July 28, 2013 at 8:59 am |
    • MagicPanties

      It's about shared delusion and centuries of childhood indoctrination (brainwashing).

      Most adults stopped believing in Santa Claus because...

      July 28, 2013 at 9:04 am |
  11. Donna

    and so the fighting continues.....all of us on here are showing that religion vs atheism will never really end. Reality is we are all still searching even us CHRISTIANS. We love Jesus but yet cant really love our neighbors because we cant get past the Fear (which in itself is a sin) if they are going to love us back or kill us literally or figuratively. God is some big bad force who wants to squash us like a bug if we dont do exactly as he dictates by whichever book or bible in whatever religion. With each generation more and more is being revealed that the bible is true, which leads to Christ being real. Which leads to God being loving and wants us to love everyone no matter what their culture or our own upbringing. No, I'm not a flower child floating in a field of daisies. I'm a realist. Old testament is old. Good history but most of it is evolved through Jesus who took all that away. Sound like a fairy tale. We'll see. I choose to go with what has been prophesied and still seeing it happen today. When we die we wont have culture standing in our way to dicatate what is wrong or right. Go with your 'gut feeling, your conscience, your spirit'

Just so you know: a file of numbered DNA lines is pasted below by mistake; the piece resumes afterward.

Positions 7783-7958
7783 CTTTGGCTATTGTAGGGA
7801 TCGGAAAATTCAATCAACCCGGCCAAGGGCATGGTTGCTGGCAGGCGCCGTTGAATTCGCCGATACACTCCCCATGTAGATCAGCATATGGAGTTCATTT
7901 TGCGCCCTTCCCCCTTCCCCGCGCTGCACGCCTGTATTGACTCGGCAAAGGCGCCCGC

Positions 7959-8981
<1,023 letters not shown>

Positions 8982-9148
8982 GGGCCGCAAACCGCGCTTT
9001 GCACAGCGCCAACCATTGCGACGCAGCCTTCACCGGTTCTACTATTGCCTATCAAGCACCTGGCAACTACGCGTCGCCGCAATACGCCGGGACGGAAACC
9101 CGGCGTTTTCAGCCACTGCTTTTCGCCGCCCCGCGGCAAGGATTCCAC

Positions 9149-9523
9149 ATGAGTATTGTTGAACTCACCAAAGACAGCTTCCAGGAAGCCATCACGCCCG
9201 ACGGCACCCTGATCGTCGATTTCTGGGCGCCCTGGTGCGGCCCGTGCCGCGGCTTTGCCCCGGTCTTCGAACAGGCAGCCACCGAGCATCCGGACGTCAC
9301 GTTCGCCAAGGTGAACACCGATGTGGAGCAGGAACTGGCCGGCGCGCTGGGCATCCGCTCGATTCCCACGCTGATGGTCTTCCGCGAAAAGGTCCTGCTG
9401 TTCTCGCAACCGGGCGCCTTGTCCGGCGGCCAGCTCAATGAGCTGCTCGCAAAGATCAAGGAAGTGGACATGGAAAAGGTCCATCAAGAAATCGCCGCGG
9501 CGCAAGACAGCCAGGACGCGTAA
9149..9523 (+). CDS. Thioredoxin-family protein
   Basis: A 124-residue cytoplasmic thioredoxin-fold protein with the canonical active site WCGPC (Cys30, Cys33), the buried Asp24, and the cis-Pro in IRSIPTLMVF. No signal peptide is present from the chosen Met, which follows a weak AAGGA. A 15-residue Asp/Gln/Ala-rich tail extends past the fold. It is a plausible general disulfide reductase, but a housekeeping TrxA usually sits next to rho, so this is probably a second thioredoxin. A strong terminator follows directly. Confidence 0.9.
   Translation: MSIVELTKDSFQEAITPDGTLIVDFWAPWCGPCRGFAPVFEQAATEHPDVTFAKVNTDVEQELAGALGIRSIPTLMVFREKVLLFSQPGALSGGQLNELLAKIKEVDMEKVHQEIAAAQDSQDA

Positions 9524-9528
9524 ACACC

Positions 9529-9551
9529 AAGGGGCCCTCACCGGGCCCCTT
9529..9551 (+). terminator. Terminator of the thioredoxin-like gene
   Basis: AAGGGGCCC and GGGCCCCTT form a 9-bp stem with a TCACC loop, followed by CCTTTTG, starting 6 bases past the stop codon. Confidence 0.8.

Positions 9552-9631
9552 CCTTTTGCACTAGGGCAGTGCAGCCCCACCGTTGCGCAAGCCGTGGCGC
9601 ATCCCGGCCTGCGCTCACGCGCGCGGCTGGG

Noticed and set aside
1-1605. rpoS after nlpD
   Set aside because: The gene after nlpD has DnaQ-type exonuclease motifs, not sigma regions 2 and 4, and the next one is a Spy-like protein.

July 28, 2013 at 8:57 am |
  12. Reality

    Tis one of the weekend feature religion topics on CNN Headline news and the result, as normal already over 3000 comments.

    And to keep up with traffic flow:

    Again for the new members:

    Some 21st century nitty-gritty:

    Putting the kibosh on all religion in less than ten seconds: Priceless !!!

    • As far as one knows or can tell, there was no Abraham i.e. the foundations of Judaism, Christianity and Islam are non-existent.